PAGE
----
World Library  
Flag as Inappropriate
Email this Article

Maine de Biran

Article Id: WHEBN0000174287
Reproduction Date:

Title: Maine de Biran  
Author: World Heritage Encyclopedia
Language: English
Subject: List of philosophy anniversaries, Philipp Albert Stapfer, Procedural memory, Émile Boutroux, Jean-Bernard Duvivier
Publisher: World Heritage Encyclopedia

Maine de Biran

Maine de Biran
Born (1766-11-29)November 29, 1766
Grateloup (near Bergerac), Périgord
Died July 20, 1824(1824-07-20) (aged 57)
Other names François-Pierre-Gonthier Maine de Biran (full name)
Era Modern philosophy
Region Western philosophy
School French Spiritualism
Notable ideas
"Volo, ergo sum"[1]

François-Pierre-Gonthier Maine de Biran (French: ; November 29, 1766 – July 20, 1824), usually known simply as Maine de Biran, was a French philosopher.


  • Life 1
  • Thought 2
  • Criticism 3
    • Equating "cause" with "force" 3.1
  • Portraits 4
  • See also 5
  • Notes 6
  • References 7
  • External links 8


Maine de Biran was born at Bergerac. The name Maine he assumed (some time before 1787) from an estate called Le Maine, near Mouleydier. After studying with distinction at Périgueux, he entered the life guards of King Louis XVI of France, and was present at Versailles during the events of October 1789. He entered politics and was part of the Conseil des Cinq Cents.[5] On the breaking up of the gardes du corps Biran retired to his patrimonial inheritance of Grateloup, near Bergerac, where he avoided the excesses of the French Revolution.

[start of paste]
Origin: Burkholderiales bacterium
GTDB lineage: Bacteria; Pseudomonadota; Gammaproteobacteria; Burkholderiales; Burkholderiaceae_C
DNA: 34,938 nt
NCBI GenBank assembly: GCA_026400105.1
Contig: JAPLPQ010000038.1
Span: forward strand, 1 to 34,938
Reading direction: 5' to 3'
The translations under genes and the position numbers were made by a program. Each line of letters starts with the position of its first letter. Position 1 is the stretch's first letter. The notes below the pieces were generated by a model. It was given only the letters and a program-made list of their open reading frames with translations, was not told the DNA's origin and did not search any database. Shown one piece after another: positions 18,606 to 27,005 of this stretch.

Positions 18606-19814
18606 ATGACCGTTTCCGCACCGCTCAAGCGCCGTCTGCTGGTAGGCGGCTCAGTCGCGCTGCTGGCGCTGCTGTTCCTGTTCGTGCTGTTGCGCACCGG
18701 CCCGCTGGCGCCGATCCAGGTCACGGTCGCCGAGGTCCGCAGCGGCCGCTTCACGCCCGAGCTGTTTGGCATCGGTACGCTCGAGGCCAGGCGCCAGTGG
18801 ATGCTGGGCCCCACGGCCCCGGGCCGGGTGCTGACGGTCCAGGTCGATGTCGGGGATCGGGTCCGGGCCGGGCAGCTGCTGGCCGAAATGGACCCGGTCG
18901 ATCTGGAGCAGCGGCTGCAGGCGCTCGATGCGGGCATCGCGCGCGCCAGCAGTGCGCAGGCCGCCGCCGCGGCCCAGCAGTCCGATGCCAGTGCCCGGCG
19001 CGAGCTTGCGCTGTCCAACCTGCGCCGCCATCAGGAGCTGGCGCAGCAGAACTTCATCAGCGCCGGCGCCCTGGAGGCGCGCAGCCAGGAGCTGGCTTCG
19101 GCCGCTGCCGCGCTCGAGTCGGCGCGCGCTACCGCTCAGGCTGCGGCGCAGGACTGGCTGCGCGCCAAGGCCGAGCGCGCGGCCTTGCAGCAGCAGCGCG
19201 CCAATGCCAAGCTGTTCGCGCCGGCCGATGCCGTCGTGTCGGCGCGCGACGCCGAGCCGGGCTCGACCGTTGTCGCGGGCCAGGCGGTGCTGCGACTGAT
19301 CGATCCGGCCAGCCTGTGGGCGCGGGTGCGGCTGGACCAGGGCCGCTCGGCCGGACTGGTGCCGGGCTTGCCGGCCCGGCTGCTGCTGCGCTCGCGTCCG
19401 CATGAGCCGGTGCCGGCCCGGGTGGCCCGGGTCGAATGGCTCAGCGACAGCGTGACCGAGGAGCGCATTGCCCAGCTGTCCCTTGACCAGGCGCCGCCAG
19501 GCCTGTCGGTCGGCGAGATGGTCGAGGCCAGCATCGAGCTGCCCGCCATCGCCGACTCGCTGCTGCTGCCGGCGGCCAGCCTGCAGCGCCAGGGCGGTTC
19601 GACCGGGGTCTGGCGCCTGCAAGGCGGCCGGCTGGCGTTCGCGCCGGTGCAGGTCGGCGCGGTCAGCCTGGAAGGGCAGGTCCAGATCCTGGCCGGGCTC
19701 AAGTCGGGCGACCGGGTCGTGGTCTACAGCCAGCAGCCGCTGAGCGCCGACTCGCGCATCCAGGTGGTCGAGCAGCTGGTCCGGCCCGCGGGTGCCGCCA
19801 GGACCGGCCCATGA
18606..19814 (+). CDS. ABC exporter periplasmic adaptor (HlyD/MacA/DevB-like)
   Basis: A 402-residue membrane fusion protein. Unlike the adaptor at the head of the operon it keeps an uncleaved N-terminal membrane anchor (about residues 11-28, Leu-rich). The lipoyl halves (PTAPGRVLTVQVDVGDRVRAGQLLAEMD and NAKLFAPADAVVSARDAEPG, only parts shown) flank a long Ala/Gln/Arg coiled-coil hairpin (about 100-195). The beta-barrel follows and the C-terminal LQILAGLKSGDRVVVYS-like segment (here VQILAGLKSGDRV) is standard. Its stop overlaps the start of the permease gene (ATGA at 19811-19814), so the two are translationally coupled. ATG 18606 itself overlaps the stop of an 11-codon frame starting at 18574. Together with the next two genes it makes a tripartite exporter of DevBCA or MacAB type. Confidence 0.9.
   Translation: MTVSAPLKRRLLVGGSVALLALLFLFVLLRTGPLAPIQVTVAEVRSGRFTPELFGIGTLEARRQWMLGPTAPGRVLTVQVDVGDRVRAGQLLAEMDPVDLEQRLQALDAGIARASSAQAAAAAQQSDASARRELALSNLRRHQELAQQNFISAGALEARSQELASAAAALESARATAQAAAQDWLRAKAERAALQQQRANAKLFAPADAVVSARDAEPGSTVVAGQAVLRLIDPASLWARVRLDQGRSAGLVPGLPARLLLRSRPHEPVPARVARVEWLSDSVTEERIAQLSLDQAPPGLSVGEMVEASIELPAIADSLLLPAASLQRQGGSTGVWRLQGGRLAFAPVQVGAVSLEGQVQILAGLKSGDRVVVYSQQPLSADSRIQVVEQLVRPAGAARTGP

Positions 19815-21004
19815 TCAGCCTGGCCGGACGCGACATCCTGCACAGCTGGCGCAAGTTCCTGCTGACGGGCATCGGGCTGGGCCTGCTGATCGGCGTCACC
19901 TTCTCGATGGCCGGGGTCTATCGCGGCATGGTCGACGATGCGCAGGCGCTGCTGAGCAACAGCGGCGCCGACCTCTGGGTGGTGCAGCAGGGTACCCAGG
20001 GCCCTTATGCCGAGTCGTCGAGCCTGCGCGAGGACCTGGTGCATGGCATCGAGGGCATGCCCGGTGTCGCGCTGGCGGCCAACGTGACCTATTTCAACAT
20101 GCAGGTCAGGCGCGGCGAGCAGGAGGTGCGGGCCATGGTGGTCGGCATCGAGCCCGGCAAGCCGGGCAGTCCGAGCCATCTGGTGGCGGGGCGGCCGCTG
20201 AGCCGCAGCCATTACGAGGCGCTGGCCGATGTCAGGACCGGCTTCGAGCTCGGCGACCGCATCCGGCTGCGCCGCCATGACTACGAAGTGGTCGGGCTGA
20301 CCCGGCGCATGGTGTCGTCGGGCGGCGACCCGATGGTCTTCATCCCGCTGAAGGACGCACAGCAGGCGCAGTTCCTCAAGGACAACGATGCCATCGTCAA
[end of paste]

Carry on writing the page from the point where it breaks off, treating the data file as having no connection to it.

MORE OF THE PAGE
It was at this period that, to use his own words, he "passed per saltum from frivolity to philosophy". He began with psychology, which he made the study of his life. After the Reign of Terror, Maine de Biran took part in politics. Having been excluded from the Council of the Five Hundred on suspicion of royalism, he took part with his friend Joseph Lainé in the commission of 1813, which first expressed direct opposition to the will of the emperor Napoleon. After the restoration of the monarchy, he became treasurer to the chamber of deputies, retiring during each autumn recess to study at home. The exact date of his death is uncertain.


Maine de Biran's philosophical reputation has suffered because of his obscure and laboured style, and the fact that only a few of the least characteristic of his writings appeared during his lifetime: the essay on habit (Sur l'influence de l'habitude, 1803), a critical review of Pierre Laromiguière's lectures (1817), and the philosophical portion of the article "Leibnitz" in the Biographie universelle (1819). A treatise on the analysis of thought (Sur la décomposition de la pensée) was never printed. In 1834 these writings, together with the essay entitled Nouvelles considérations sur les rapports du physique et du moral de l'homme, were published by Victor Cousin, who in 1841 added three volumes, under the title Œuvres philosophiques de Maine de Biran. But the publication (in 1859) by Édouard Naville (from manuscripts placed at his father's disposal by Biran's son) of the Œuvres inédites de Maine de Biran, in three volumes, first rendered possible a connected view of his philosophical development.

At first a cause, power, force, etc.

In the last stage of his philosophy, Biran distinguished the animal existence from the human, under which the three forms above noted are classed. And both from the life of the spirit, in which human thought is brought into relation with the supersensible, divine system of things. This stage is left imperfect. Altogether Biran's work presents a very remarkable specimen of deep metaphysical thinking directed by preference to the psychological aspect of experience.


Equating "cause" with "force"